Do You need a theme for your show?


Things are changing on cruise ships and it is becoming more important to have a strong theme for your show. This is for two reasons:

Getting the Gig

To get the gig in the first place you have to catch the attention of a booker - that’s the poor beleaguered soul who is bombarded 24/7 by entertainers desperate for a chance to work on the world’s largest cruise ships. Imagine that. They sift through 100s of showreels asking themselves three questions: What is it? Is it good? Do I need it? They probably allow about five seconds to answer each question. If any of them is a “no” it’s on to the next one. The more strongly themed your show is, the clearer it is to the booker what you are selling and if they like it, and need it, they‘ll book it. The stronger the theme the better your chances. 

Getting an Audience

Cruise ship entertaining is changing. It used to be simple: while half the guests were eating dinner, everyone else would watch the show (and there was only one show to see). Later, the same thing would happen in reverse. As cruise ships get larger, guests are given more options. They can eat when they like and instead of seeing the main show they could do maybe half a dozen other things. Just like on land, you’re now competing for an audience. If your show title doesn’t grab their attention, you’ll lose out. You can supplement the title with a more detailed strap-line, but let’s get the title right first.  

Let’s take the example of a female singer (the very talented Sarah Smudge) with an act of various well-known female stars. I will rate the strength each theme low, medium or high. 

1. An Evening With Sarah Smudge 

This is the kind of thing you used to be able to get away with. If you’re a star and everyone knows what you do, fine, otherwise this sort of vague title means nothing. She could be a juggler for all we know.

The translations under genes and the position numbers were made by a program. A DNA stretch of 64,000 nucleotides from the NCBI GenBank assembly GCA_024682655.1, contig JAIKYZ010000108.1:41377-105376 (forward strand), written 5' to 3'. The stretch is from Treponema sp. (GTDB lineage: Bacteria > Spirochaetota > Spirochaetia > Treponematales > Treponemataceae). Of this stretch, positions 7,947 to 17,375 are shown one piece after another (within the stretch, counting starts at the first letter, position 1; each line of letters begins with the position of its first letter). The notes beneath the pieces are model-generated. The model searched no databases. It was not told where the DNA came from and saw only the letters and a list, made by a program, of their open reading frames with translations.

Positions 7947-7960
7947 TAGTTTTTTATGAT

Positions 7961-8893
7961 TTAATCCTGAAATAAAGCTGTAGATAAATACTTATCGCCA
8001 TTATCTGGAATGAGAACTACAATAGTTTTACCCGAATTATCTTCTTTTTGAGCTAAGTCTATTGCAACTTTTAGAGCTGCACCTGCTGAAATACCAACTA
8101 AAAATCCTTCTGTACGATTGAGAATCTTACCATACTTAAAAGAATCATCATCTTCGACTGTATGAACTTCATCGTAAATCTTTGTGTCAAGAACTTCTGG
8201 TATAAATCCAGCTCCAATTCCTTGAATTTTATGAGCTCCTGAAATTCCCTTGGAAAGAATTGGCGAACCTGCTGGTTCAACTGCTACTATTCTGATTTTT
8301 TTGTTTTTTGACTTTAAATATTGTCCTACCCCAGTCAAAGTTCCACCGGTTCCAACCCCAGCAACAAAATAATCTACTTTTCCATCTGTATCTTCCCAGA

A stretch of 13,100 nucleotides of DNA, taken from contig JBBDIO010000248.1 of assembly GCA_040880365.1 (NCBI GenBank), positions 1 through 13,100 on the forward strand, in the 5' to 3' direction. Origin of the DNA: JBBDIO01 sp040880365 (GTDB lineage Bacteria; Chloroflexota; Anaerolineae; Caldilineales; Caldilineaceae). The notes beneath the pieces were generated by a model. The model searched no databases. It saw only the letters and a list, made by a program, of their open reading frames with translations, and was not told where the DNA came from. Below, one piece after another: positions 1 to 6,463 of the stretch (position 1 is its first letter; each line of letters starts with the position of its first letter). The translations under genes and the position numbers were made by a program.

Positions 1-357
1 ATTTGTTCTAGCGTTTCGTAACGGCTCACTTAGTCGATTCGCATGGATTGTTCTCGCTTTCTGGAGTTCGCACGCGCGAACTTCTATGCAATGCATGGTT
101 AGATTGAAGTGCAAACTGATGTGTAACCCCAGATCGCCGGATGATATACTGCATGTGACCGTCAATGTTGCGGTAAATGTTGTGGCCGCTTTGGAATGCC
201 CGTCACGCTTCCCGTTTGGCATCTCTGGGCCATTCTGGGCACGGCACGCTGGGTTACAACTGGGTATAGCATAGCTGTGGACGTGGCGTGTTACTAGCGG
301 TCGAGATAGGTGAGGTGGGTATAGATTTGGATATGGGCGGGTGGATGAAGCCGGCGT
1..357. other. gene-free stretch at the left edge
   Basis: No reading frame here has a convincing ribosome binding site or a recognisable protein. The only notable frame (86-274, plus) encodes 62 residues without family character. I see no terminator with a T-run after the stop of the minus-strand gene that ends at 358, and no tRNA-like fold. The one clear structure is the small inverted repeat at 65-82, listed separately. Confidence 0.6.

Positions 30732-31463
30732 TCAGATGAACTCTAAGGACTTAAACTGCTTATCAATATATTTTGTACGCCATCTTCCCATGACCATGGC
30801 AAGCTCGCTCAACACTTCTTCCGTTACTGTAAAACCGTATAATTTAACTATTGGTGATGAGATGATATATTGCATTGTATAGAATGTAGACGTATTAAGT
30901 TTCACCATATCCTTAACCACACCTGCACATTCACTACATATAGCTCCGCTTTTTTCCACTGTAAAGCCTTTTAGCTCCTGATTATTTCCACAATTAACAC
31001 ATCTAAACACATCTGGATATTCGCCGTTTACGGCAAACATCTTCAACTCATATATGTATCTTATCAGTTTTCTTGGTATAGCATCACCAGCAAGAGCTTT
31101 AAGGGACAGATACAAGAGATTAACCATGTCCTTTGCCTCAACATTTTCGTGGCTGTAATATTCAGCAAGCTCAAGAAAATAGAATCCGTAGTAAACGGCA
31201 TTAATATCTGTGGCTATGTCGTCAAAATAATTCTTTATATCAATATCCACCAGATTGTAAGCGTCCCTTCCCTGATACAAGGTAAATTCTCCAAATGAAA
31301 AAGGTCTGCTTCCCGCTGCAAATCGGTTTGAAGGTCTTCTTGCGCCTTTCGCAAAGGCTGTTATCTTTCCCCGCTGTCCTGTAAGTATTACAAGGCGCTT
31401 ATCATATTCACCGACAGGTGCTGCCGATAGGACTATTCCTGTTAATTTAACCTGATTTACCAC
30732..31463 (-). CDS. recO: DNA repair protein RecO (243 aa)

Theme rating: low 

2. Diva! Sarah Smudge sings the greatest female hits of all time. 

Better. At least we know she’s a singer. 

Theme rating: medium

3. Evergreen. Sarah Star sings the hits of Barbra Streisand. 

See what I did there? If you want your show to have the highest chance of getting attention, you might decide to change what you’re doing and focus on just one artiste. It can’t get more specific than that. If you can’t go that far you might focus on Broadway, 90s rock, big band stars of the 50s.

Theme rating: high


The rub with themes is limiting your choice of material. Theme more specific the theme, the fewer songs you’ve got to choose from. If you’re an Amy Winehouse tribute you’ll have to lose your Les Miserables bit and if you’ve got a Broadway show you might have to ditch your Elton John Meldey. If you can specialise without too much comprise you could be onto a winner.

Review: Critical Writing by Ben Walters

Okay, I've just finished Ben Walter's guide to Critical Writing so let's see if it works... As part of the Guardian's '60 Minute Masterclass' series this little ebook gives us the basics of what critics do, how we can do it ourselves and (possibly) get paid for our trouble.

Walter's is well qualified for the job. A respected critic himself (I've been the subject of his attention on more than one occasion) and largely admired for his nurturing approach, he's the ideal guide. He sees his work as a vital part of the creative process, considering artistes and critics as bedfellows rather than opponents.

It's a quick read (as the series title suggests) but there is enough to get you started. When reviewing a show he suggests we ask ourselves, “What is interesting about this work?” Just saying I don't like it isn't good enough. He says, “An opinion can be shrugged off, an argument must be rebutted.”

We've all got an opinion. With blogs, Twitter and Facebook there is no shortage of forums to voice it. If you want that voice to be more coherent and constructive read this book. It's one hour very well spent. If I didn't know better I'd give it 5 stars.

Click here to find it on Amazon.

Harry Connick on when not to lick